On my radar: Vote like you meme it

2014-05-01 10:00

I pity the social-media specialists working for the various political parties as we get closer to voting day.

They must roll their eyes each time a party leader storms in to demand they create a “viral” social-media campaign. Social media that goes viral cannot be planned. It just happens when the right elements all fall into place – right place, right time but more importantly, when something topical resonates.

Digital advertising agencies have been trying for years to tell their clients that viral social-media campaigns are unrealistic, but they always get tasked with this anyway.

The other viral alternative is kick-starting a meme: a picture, quote or video that is tweaked and twisted, sent out on social-media platforms and spreads virally. The only problem with memes is that they spread because they’re funny (read: someone being made fun of). So it’s not quite the “viral” campaign any political party is looking for.

Most political organisations subscribe to the notion that “demographic + social media = political victory”, especially for this election in South Africa, which has been hailed as South Africa’s “first digital election”, with supposedly a significant number of born-frees voting for the first time.

But when you analyse the numbers more closely, the social-media quick fix our politicians are hoping for might just be misguided. The Independent Electoral Commission reports that 33.6% of voters born after 1994 have registered, which means

born-frees make up just 2.5% of registered voters. On the other hand, 60% of people in their 20s have registered and 90% of people older than 30 have registered. So the best voting demographic would be people between the ages of 30 and 50 rather than the millennial generation.

Research by World Wide Worx and Fuseware last year revealed there are approximately 9.4?million active users on Facebook, while Twitter has approximately 5.5?million users.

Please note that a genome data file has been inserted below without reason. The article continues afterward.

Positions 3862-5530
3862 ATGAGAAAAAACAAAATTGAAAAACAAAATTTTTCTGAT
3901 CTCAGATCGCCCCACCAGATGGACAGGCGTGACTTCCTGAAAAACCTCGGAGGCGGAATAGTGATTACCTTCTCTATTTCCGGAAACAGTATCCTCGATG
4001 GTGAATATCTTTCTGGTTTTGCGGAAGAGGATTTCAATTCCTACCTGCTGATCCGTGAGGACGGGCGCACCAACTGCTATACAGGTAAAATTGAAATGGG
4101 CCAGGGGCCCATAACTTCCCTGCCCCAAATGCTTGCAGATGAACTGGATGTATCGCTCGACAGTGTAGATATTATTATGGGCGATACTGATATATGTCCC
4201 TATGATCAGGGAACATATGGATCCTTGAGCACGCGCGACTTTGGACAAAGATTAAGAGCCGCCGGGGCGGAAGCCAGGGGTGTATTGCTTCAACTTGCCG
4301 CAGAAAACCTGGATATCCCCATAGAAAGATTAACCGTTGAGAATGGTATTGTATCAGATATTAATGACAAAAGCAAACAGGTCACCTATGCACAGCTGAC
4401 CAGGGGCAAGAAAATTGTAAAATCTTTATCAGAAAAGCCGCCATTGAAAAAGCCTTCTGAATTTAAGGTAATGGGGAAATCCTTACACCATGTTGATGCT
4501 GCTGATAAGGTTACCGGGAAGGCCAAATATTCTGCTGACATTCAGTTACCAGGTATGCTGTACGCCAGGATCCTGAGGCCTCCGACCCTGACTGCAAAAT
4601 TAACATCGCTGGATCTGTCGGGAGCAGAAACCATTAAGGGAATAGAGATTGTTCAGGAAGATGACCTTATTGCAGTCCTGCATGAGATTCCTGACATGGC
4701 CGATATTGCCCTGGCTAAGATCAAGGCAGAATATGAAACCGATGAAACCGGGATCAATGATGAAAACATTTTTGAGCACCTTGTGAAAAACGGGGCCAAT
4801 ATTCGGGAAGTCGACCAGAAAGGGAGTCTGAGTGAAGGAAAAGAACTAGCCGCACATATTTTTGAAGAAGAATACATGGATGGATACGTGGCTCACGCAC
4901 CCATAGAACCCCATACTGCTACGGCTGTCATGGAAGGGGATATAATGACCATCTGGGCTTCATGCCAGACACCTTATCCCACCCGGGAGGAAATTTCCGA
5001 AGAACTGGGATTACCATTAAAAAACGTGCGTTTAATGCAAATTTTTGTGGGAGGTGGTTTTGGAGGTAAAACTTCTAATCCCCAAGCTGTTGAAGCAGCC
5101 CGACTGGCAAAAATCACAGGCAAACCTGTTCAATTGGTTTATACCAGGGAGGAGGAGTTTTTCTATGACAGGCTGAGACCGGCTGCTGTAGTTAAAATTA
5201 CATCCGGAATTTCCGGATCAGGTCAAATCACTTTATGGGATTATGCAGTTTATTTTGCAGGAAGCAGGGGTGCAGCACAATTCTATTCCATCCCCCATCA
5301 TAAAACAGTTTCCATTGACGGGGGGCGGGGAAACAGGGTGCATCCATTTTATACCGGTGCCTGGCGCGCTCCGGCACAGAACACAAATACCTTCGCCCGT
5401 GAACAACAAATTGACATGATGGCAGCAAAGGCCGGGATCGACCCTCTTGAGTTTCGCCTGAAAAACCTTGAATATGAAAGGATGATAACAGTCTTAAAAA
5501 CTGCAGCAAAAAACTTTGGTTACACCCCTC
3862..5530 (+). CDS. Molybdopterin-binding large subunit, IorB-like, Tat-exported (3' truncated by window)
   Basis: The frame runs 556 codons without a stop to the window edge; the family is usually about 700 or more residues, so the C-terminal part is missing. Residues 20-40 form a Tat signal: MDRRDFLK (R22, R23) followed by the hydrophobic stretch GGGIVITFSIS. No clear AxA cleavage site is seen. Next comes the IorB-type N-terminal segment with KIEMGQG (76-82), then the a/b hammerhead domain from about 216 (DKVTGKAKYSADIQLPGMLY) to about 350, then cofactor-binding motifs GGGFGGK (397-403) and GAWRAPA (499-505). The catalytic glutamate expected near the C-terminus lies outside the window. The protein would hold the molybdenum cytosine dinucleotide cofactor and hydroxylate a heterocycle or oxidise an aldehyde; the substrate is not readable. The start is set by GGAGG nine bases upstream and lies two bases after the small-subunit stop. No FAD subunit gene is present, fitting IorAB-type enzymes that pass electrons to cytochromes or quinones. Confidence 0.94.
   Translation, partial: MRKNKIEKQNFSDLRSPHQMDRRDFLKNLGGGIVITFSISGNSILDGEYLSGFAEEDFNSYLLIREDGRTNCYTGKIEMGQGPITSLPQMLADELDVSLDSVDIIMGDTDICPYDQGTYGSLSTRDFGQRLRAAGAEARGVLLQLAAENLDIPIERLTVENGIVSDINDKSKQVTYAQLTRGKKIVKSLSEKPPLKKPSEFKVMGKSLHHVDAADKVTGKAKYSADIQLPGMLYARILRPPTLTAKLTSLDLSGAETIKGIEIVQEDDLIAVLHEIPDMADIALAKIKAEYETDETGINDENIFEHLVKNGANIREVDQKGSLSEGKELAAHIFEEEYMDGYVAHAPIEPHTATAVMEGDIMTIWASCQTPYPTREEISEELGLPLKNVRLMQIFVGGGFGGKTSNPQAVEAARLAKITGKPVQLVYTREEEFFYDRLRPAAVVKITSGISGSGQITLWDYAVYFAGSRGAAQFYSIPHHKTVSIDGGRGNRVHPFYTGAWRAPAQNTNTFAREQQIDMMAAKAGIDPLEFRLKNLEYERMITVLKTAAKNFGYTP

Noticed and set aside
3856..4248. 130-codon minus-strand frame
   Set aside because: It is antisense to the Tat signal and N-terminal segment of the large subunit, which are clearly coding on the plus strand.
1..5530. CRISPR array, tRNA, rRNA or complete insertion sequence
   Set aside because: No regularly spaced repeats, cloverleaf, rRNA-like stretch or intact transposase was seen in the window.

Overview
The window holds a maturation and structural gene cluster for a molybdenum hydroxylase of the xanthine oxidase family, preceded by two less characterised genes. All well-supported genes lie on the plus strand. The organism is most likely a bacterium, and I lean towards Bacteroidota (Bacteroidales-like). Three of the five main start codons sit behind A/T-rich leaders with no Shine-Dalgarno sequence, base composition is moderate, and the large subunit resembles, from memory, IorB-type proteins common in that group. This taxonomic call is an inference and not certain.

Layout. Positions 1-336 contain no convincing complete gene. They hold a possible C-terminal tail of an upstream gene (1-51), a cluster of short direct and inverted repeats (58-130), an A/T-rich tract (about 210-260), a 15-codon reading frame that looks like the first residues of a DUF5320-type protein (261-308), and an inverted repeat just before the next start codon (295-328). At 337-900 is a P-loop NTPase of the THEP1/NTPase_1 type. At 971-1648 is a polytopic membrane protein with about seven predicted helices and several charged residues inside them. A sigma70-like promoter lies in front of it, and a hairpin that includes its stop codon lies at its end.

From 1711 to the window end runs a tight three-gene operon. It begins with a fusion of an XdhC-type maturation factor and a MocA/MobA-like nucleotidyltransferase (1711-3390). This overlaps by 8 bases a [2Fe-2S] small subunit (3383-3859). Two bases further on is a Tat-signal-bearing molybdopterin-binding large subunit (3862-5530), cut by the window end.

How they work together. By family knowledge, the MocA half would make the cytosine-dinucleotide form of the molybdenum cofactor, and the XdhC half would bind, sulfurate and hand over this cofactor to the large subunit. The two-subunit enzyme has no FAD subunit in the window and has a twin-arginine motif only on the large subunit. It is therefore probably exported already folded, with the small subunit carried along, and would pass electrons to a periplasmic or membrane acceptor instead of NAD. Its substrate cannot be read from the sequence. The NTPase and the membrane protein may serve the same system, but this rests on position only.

These users would predominantly fall into South Africa’s urban middle class and would exclude the vast rural population.

So when you compare the number and age demographics of registered voters with the pool of social-media users, the impact of social-media electioneering becomes narrower.

The king of the South African political Twittersphere is Julius Malema, whose personal Twitter account has about 442?000 followers; Helen Zille comes a close second with about 406?000 followers; and President Jacob Zuma has about 318?000.

But the official Twitter accounts of the three political parties tell a different story: the ANC has about 115?000 followers, the DA has about 75?000 and the EFF has about 42?000, much lower than their leaders’ personal Twitter accounts.

This shows people are more interested in following the personality than the official party, which is why Malema’s live Q&A session on Twitter a few weeks ago was arguably the most appropriate social-media strategy from any politician so far. He was providing engaging content while buffering and disguising the hard sell.

People don’t want politics force-fed to them on social media, they want content that is engaging and entertaining. But unfortunately, electioneering is all about the hard sell, which is why social media is an awkward fit with politics.

Politicians still need to learn the following hard lessons brands and retailers have had to learn over the years when using social media:

>>Your customer is way ahead of you;

>>They can sniff insincerity, even in cyberspace; and

>>?There’s a reason there’s the word ‘social’ in social media

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